Many parents are surprised to learn that dental care comes even before teeth erupt from the gums. Children who develop tooth decay early are more likely to have immediate and long-term oral health issues.
Your child’s dental health begins shortly after birth. The following recommendations from Jenkins Dentistry for Kids will help guide your family to help create life-long dental health habits for your child, and prevent long-term oral health issues.
Birth – 2 Years Old
Jenkins Dentistry for Kids recommends cleaning your baby’s mouth and gums with a soft cloth or infant toothbrush at bath time. This routine will also help prepare your baby for teeth cleanings to come.
Around the age of six months, when solids and water are introduced, avoid or limit sugary liquid and carbohydrates before bedtime. We recommend giving your baby only water in a bottle before and when going to sleep. Juice, milk, and formula put teeth under attack from bacterial acid all night long.
When your baby starts teething, give them a firm rubber teething ring to chew on and to help with the pain and discomfort. Avoid any liquid-filled teething toys, or anything with the potential to break or pop as your child is chewing. You can also place teething toys in the freezer to give your baby extra relief while chewing.
By your child’s first birthday or shortly after their first tooth arrives, you should schedule a visit with a pediatric dentist and establish a dental home. A pediatric dentist will help your family establish a daily regimen, provide recommendations, and determine your next visit. Your pediatric dentist can also recommend when to start using fluoride toothpaste and how much you be using based on their age.
2 – 5 Years Old
By this age, ideally, you’d have an established twice-a-day dental routine with your child. This includes brushing their teeth in the morning and at night, shortly before bed. After brushing at night, it’s important not to give your child any sugary foods or drinks – just water.
Sucking on a thumb, finger, and pacifier may affect your child’s development. Sucking for prolonged periods of time may cause the upper front teeth to tip outward or not come in properly. Most children will stop this habit on their own, but if not, try to help your child break this habit by the age of three. Ask your pediatric dentist for advice or creative ideas to help break the sucking habit.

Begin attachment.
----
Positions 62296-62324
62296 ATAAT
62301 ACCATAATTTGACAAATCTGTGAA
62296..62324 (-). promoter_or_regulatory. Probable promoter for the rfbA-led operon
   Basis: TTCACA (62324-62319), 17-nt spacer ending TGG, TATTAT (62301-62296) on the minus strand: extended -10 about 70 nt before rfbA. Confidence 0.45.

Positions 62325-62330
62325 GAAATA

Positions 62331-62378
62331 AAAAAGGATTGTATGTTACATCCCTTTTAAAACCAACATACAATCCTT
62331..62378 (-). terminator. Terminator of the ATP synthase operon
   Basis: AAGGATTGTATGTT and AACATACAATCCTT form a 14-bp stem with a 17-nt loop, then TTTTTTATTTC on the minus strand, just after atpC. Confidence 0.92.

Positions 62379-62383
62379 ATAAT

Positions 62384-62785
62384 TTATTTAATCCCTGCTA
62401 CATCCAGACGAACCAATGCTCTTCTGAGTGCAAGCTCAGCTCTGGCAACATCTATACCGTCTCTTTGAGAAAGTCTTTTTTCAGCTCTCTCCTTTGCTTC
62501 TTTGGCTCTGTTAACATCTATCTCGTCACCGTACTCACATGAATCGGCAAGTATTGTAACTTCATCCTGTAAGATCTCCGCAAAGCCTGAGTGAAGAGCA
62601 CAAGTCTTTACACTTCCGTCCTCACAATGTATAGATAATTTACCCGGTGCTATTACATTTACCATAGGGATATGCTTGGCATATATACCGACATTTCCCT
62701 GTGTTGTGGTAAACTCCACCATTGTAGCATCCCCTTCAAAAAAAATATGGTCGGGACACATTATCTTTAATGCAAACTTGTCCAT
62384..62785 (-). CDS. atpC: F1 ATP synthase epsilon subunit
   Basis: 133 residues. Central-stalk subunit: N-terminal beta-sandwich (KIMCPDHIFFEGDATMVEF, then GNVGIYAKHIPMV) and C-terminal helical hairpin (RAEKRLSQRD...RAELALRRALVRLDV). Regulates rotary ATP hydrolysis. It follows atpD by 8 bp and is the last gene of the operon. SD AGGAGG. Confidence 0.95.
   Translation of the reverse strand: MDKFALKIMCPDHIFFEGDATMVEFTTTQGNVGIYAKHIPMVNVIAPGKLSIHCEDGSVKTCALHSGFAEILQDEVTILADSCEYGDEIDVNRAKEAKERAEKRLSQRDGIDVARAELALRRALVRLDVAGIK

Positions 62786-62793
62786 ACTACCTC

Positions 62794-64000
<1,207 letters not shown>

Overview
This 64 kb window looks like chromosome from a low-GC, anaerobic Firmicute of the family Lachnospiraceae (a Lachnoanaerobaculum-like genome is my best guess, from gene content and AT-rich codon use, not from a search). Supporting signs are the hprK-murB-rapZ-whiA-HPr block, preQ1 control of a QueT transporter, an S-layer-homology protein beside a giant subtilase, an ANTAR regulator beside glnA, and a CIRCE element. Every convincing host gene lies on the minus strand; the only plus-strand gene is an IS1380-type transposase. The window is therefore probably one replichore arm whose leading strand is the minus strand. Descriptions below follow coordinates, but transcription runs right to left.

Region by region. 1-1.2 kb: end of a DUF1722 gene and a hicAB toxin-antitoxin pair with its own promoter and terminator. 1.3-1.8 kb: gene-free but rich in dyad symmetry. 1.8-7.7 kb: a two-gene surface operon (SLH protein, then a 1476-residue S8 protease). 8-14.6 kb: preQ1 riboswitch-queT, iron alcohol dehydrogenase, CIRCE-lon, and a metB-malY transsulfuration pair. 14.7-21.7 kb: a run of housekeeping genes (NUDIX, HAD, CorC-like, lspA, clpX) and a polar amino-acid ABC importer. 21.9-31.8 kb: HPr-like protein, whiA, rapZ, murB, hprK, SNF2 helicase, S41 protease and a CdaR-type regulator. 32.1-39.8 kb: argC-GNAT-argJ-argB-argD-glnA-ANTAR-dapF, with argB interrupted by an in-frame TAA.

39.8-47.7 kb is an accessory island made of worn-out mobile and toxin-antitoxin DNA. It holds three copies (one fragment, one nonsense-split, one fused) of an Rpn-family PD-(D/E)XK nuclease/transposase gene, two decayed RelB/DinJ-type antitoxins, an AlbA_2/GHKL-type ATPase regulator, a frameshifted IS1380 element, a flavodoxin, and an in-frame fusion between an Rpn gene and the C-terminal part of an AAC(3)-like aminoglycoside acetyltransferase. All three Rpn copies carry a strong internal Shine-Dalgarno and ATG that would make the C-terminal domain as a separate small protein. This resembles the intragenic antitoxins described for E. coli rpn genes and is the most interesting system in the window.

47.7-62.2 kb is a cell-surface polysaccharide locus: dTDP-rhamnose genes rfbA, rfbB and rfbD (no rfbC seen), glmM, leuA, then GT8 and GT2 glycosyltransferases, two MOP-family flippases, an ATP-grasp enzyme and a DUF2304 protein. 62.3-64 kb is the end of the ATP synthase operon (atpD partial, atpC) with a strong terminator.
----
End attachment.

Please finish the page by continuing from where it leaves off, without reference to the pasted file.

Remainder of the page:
Nutrition is extremely important to your child’s oral health and development. Crunchy fruits and vegetables can help clean your child’s teeth throughout the day and help keep them strong. Ideally, children should have no more than three snacks a day. Avoid sugary juices, which will literally bathe your child’s teeth in sugar. Try to limit the amount of juice you give your child to less than 6 oz. per day. You can also dilute the juice by adding water.
This is the age range where parents can introduce flossing to their child’s dental routine. Any two teeth that are touching can be flossed with regular dental floss or dental picks.
Your child should be seen by a pediatric dentist every six months to avoid plaque buildup and decay. Routine dental cleanings at regular check-ups help remove tartar and gingivitis.
At this age, your child will transition into caring for their teeth independently. Parents should supervise the brushing of their children until they are seven or eight years old. Where teeth are touching, show your child how to floss and let them try to floss their own teeth.
Continue to encourage and prepare healthy snacks for your child. Avoid carbonated beverages, which can erode the enamel on teeth. Limit the amount of juice pouches, sodas, and sports drinks your child consumes; they contain sugar additives and keep the acid levels high in your child’s mouth, leading to plaque buildup.
Remember to protect your child’s teeth with a mouthguard when they participate in physical activities, including recreational sports.
Continue your regular visits to the pediatric dentist every six months. Your pediatric dentist and hygienists can provide you and your child with educational resources, tips for brushing and flossing, and help you and your family create life-long healthy dental habits.
Ready to schedule an appointment or have questions for Jenkins Dentistry for Kids? Call today!